developed around diversity actually is counterproductive to achieving
greater diversity. Just as an example, there are studies that have shown
that reminding applicants of their 'diverse' (one must ask, according to
whom, diverse from what??) background in a job ad by specifically
stating that one is an equal opportunities employer etc, will in fact
reduce the number of applicants from diverse backgrounds.
 >
 >     I am rambling, but this issue is always tacked on to the
sidelines of debates around the pressing issues of our time; an
afterthought or a nod to political correctness. It needs to be at the
core: we should not discuss these issues unless we have sufficiently
broad input, otherwise we are just talking ourselves into
insignificance. NB: I am talking generally and from some disappointing
experiences at European 'digital futures'-type round tables and panels,
not about netbehaviourists. I do think that we all need to take a much
more radical approach to inclusivity though. Let's not participate in
mutual back-slapping or hand-wringing with ppl only from our own
sub-cultures...
 >
 >     All the best to everyone, and thank you for sharing your thoughts. xx
 >
 >     > On 23 Apr 2016, at 21:54, ruth catlow
<ruth.catlow@furtherfield.org> wrote:
 >     >
 >     > Here Baruch Gottlieb reviews “Inventing the Future”by Srnicek &
Williams  (co-authors of the Accelerationst Manifesto)
 >     >
https://blog.p2pfoundation.net/inventing-future-beholden-present-review/2016/04/08
 >     >
 >     > He says
 >     >
 >     > "visions or projects for teleportation, nano-surgery and
socialist Mars colonies, are not going to convince capitalists to stop
attacking socially produced value every way they can. We need more
fundamental knowledge about how the present is reproduced in this first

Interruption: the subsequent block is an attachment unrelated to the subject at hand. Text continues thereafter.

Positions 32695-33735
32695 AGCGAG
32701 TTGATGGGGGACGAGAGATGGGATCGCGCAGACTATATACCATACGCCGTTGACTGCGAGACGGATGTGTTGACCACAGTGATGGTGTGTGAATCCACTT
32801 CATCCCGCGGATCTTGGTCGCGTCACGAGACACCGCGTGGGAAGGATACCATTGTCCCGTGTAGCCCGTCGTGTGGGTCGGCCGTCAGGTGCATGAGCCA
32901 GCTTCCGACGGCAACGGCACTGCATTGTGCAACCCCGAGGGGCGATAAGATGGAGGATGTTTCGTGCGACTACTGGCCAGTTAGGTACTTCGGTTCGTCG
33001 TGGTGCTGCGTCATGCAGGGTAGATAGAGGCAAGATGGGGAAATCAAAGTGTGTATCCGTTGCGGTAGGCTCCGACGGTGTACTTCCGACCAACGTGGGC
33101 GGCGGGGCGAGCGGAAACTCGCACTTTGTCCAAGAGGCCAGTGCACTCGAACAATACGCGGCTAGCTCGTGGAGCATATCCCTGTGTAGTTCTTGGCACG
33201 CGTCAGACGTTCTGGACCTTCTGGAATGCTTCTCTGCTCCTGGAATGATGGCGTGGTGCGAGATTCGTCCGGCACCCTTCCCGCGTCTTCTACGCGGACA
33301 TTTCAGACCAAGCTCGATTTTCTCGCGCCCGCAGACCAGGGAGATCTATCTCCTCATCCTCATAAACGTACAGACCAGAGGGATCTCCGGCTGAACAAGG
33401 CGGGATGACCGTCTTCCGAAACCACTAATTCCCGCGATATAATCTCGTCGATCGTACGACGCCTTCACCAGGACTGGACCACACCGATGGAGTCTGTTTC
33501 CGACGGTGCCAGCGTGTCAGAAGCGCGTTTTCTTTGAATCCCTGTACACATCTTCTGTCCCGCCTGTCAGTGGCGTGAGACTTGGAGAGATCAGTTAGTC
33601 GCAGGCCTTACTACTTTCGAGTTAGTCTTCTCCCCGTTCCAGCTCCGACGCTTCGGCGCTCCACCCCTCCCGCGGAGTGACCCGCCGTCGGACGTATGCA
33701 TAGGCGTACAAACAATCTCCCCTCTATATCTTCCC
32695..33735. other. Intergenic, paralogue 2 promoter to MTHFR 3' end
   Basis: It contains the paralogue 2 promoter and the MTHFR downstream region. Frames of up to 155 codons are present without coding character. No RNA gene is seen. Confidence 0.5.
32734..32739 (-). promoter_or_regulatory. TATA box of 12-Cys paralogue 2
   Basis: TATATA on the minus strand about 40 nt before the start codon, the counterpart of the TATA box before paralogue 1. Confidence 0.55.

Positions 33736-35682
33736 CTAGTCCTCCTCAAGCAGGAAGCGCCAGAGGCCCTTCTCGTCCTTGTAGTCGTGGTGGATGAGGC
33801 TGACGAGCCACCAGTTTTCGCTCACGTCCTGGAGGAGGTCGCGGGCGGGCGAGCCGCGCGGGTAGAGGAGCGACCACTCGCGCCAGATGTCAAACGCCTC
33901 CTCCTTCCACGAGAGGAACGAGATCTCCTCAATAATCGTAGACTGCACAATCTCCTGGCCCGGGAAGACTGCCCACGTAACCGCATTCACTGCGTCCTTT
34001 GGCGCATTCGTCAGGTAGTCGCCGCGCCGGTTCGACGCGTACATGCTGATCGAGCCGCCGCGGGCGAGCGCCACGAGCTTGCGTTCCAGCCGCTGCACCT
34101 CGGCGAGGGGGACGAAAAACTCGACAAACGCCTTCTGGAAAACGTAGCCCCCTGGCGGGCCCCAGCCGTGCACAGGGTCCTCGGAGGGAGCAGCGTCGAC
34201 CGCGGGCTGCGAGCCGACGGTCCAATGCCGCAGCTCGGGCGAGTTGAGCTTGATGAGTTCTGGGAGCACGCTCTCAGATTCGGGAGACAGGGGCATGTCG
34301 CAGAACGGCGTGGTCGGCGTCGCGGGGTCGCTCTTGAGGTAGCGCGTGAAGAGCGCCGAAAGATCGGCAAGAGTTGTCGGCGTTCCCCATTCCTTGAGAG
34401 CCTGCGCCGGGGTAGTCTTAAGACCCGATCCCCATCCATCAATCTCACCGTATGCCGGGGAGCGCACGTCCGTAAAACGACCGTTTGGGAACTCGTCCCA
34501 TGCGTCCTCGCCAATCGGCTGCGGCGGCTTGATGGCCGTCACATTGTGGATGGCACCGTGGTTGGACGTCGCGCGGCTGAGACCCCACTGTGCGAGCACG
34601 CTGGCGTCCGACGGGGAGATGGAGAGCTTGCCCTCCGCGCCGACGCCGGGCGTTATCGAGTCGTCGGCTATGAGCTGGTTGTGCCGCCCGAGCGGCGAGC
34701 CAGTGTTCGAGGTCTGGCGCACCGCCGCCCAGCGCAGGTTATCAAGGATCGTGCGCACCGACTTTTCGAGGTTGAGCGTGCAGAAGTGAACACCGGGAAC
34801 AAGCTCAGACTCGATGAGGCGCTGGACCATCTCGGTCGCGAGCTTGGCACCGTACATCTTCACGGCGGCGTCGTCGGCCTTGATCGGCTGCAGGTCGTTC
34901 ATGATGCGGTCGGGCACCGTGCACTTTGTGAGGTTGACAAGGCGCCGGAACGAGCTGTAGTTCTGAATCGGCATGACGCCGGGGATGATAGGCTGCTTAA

place, the legacy of colonialism, imperialism, patriarchy and slavery in
the very devices we use to understand such things, and we need social
and cultural technologies to integrate that consciousness into new
behaviours, new sociabilities, new modes of exchange."
 >     >
 >     >
 >     >> On 23/04/16 13:15, ruth catlow wrote:
 >     >> So is this the accelerationist aesthetics question?
 >     >>
 >     >> Q. How can we as artists and people use the logics & tools of
automation and markets as part of making better art and better life for
us all?
 >     >>
 >     >> : )
 >     > Tom said
 >     >>
 >     >>>>> when it appeared that the prognostications of the first wave of
 >     >> accelerationists had partly came true: namely, that the
accelerations
 >     >> inherent in capitalism, specifically the tendency to mobilize more
 >     >> surplus labour and resources at greater rates of efficiency and
 >     >> abstraction, would exacerbate the system's inherent
contradictions to a
 >     >> catastrophic point. Only partly came true though: the system
did not
 >     >> collapse but massively reorganized itself (all those would-be
John Galts
 >     >> suddenly all too happy to accept government bail-outs, massive
 >     >> expropriation of assets from the poor). This required a
recalibration of
 >     >> the theses of that first wave of accelerationists, a
recalibration that
 >     >> perhaps either is reflected in art, or in which<<<
 >     >>
 >     >> The unfettered development of automation and market-forces is
currently seen as the preserve of people on the political right (who
seek to preserve the status quo or enhance their wealth and power). But
who may at some points ask for time-out (and bail-outs) in order to
re-set their position of advantage.
 >     >>
 >     >> Rob said
 >     >>
 >     >> If I was trolling I'd argue that if you're on the left you're
either a
 >     >> conscious or an unconscious accelerationist. But it's possible
to do
 >     >> things in an un-Accelerationist way - it's not an inescapable or
 >     >> inevitable cultural condition.
 >     >>
 >     >> Yes, this is why I declared myself an Accelerationist- it was
not a proud declamation (a la 'I'm a feminist and I'm proud') more an
admission (a la, the declaration at meetings of people participating in
the 12 step programme).
 >     >>
 >     >> What I think is worth reflecting on (even if only idly) in this